As technology continues to improve, fraudsters have become more creative in the way they target individuals and businesses. In 2019, Australians lost over $634 million to scammers (ACCC, 2019). This number is up 30% on 2018 figures.
Rather than the traditional methods of asking someone to provide their sensitive information, fraudsters now have improved technology and carefully curated techniques that help them commit fraud with minimal risk of detection.
As we move closer towards a cashless society, credit card fraud is becoming more prevalent and there are a number of methods fraudsters can use to steal another person’s funds.
Fraudsters used advanced techniques and one of the most effective and efficient means of credit card fraud is card testing. Card testing involves physically stealing a number of credit cards, purchasing credit cards from the dark web, randomly generating credit card numbers or using phishing or spyware techniques to obtain a card’s numbers. The core purpose of testing is not the purchase of an item but to verify the card details are valid and if the transaction was approved.
Fraudsters have now also created a means to commit illegal activity on a much greater scale, in the form of botnets. Botnets are a network of internet-connected devices that can validate a huge number of credit cards at an alarming rate. Botnets submit a large number of transactions to test the viability of stolen credit card details. Many popular shopping carts are being targeted by botnet attacks and one of the most effective means of prevention is velocity checking.
When a valid credit card is detected, it is common for fraudsters to use the credit card details to make small purchases on a merchant’s site. If a small purchase is successful, fraudsters can then proceed to make much larger purchases, a series of micro-purchases or sell the valid card on the dark web.
Challenges for Merchants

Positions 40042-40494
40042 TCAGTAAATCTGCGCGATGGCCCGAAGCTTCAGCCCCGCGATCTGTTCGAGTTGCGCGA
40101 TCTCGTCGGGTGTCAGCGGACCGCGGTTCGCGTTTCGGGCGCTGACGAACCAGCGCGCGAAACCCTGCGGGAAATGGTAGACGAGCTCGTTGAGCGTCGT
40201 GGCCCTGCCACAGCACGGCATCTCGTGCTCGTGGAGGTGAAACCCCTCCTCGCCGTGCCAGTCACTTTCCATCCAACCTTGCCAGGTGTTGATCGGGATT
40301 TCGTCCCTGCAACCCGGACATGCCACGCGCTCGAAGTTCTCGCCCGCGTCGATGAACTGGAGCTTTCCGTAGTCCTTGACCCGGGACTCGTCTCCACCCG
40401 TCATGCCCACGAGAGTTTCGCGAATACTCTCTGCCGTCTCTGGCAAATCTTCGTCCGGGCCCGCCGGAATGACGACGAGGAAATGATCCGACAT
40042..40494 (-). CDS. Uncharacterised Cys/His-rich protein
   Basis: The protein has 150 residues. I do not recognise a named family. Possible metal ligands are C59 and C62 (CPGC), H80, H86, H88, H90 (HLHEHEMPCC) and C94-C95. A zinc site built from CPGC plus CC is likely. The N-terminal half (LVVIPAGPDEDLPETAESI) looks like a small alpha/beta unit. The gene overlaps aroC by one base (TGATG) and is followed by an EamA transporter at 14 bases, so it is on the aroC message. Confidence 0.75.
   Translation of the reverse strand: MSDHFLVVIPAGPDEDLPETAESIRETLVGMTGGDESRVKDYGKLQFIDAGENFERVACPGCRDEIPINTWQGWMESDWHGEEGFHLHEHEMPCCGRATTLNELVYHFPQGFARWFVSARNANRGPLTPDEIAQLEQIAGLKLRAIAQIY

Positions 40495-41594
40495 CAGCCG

Fraudulent purchases are often made on small to medium businesses that don’t have the technology in place to detect or prevent it. Unfortunately for targeted merchants, this means they will likely suffer some challenges when fraudulent purchases prevail.
Chargebacks occur when the original cardholder has recognised fraudulent activity on their account with an unrecognised transaction made to you as the targeted merchant. When a dispute is made by the original cardholder or their bank, and you do not have proper proof that a legitimate sale was made using a PIN or signature, you may be liable to pay back the accepted funds and lose the value of the sale and incur a chargeback fee.
Each successful transaction, no matter how small, will count against the merchant’s chargeback ratio once it’s disputed – and crossing over the excessive chargeback threshold can be extremely costly for merchants.
This is particularly important for eCommerce and online services, where a physical card is not present. In fact, ‘Card not present’ fraud represents more than 80% of all fraud on Australian cards. When a dispute arises, it is very difficult for an online merchant to prove a legitimate purchase was made. Therefore, it is critical that online merchants have technology in place to detect and prevent fraudulent transactions.
Opportunities for Merchants
To avoid liability for fraudulent transactions, merchants must be vigilant in their online payment processes. Some best practices to implement include Firewalls, CAPTCHA, Time out of user session and data validation of guest checkouts. Additionally, one of the best ways to avoid being out of pocket for fraudulent transactions is to partner with a verified payment processor.
Latpay’s fraud management service assists merchants to prevent chargebacks and stop fraud in its tracks. With advanced technology, Latpay can actively set a threshold for individual merchants to detect when unusual activity occurs on their site.
In applying the velocity and value threshold, Latpay reviews the past performance of the merchant to work out transactional averages. Latpays innovative technology has helped assist merchants who have been the victims of botnet attacks to significantly minimise losses.